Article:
Big-city moviegoers in China are paying up to $25 per person to see "Iron Man 3," which opened Wednesday, while their rural counterparts could pay as little as $3 a ticket to see the same movie.
In that crucial, and growing, market for Hollywood, the government controls ticket prices. Under its tiered pricing structure, moviegoers in Beijing pay an even higher premium for 3D and Imax presentations than those in New York or Los Angeles.
In Chinese urban markets, tickets for premium showings of movies like “Iron Man 3” can cost between $15 to $25 a person, according to Chinese box-office tracker Entgroup. By comparison, Imax 3D tickets for "Iron Man 3" in L.A. this weekend cost around $20.
The Marvel superhero sequel starring Robert Downey Jr., which is tracking for a $160 million opening in the U.S., is expected to do even better in China than “G.I. Joe: Retaliation,” which opened to $33 million last weekend. “The Avengers” brought in $80 million from that market last summer.
In China, movies are considered a luxury for much of its 1.3 billion population.
The average ticket price was $5.78 last year, according to Entgroup, compared to $7.94 in North America. Bear in mind that the average annual per capita income in China was $6,076, opposed to nearly $50,000 in the U.S.
Ticket prices are higher in large cities due to real-estate costs and a greater reliance on tickets than in the U.S., where concession sales fatten the coffers.
BoxOffice.com editor-in-chief Phil Contrino, who visited China earlier this year, said that content — particularly Hollywood blockbusters — is keeping the multiplexes filled despite the high prices.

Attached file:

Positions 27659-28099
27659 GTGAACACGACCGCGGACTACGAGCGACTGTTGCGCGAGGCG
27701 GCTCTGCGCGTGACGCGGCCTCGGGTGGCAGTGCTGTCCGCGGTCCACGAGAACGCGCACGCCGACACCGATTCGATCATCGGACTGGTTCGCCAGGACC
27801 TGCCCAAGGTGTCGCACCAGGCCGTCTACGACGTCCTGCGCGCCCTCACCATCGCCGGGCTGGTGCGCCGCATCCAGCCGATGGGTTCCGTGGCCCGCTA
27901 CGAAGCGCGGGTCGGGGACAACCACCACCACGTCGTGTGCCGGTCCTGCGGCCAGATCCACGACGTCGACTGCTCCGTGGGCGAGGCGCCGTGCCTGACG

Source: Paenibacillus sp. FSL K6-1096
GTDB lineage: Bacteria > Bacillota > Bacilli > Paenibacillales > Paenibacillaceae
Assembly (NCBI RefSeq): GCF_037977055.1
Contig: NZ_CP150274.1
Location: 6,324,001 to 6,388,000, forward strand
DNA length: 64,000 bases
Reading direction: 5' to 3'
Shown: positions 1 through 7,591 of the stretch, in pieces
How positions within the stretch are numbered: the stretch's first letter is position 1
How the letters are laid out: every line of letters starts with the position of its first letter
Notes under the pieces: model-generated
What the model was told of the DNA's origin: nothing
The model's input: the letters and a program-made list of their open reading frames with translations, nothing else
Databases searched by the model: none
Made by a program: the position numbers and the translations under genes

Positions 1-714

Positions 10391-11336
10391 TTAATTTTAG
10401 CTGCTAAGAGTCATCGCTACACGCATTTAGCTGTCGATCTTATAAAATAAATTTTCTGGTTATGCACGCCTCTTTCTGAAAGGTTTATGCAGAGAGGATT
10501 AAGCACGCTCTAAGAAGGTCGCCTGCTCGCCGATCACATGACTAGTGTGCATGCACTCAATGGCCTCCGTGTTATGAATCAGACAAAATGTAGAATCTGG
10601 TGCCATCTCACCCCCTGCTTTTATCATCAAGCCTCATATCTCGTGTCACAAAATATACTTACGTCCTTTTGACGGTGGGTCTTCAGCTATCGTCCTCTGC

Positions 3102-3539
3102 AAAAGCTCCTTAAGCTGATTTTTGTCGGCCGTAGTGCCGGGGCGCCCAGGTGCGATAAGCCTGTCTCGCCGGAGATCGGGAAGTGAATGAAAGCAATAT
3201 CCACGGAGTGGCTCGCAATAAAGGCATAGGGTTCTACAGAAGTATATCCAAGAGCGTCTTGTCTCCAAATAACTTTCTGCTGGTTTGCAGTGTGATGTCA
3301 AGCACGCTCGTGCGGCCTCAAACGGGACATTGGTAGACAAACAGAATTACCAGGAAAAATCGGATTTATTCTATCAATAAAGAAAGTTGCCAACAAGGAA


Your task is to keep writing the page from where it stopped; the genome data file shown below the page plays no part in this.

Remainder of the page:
“Piracy is still a huge problem in China, and that makes it incredibly easy for people there to digest content at their homes,” Contrino said. “But luckily, spectacle can trump easy access. Chinese moviegoers want to be impressed by Hollywood blockbusters in theaters. That’s why “Avatar” is still the No. 1 movie there.”
Nonetheless, establishing a workable ticket pricing strategy has to be priority for Chinese film officials, and will be critical for Hollywood studios banking on continued growth in that market. The Chinese box office reached $2.7 billion in 2012, up 36 percent from the year-earlier total, and trails only the United States.
Contrino believes it’s a matter of when, not if, China supplants the United States as the world's biggest market. And he thinks that the movies Hollywood makes will have as much to do with that growth as infrastructure improvements.
“The culture is still figuring out the best ways to serve their citizens," Contrino said. "The answer seems to be mixing Hollywood production values with stories that speak to the average Chinese citizen walking the streets. When the film culture finally figures it all out, then that’s when China will pass the North American box office. I think it’s happening a lot quicker than most people thought it would.”